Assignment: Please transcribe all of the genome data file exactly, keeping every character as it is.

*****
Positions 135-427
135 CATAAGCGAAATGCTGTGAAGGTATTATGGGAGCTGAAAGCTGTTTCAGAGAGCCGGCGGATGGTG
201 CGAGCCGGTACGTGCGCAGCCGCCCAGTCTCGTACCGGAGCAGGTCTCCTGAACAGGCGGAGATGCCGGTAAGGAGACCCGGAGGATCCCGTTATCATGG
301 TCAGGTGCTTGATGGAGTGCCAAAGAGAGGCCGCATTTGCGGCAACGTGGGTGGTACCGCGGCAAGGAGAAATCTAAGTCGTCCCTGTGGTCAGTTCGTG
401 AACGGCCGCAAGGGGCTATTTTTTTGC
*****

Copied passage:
Positions 135-427
135 CATAAGCGAAATGCTGTGAAGGTATTATGGGAGCTGAAAGCTGTTTCAGAGAGCCGGCGGATGGTG
201 CGAGCCGGTACGTGCGCAGCCGCCCAGTCTCGTACCGGAGCAGGTCTCCTGAACAGGCGGAGATGCCGGTAAGGAGACCCGGAGGATCCCGTTATCATGG
301 TCAGGTGCTTGATGGAGTGCCAAAGAGAGGCCGCATTTGCGGCAACGTGGGTGGTACCGCGGCAAGGAGAAATCTAAGTCGTCCCTGTGGTCAGTTCGTG
401 AACGGCCGCAAGGGGCTATTTTTTTGC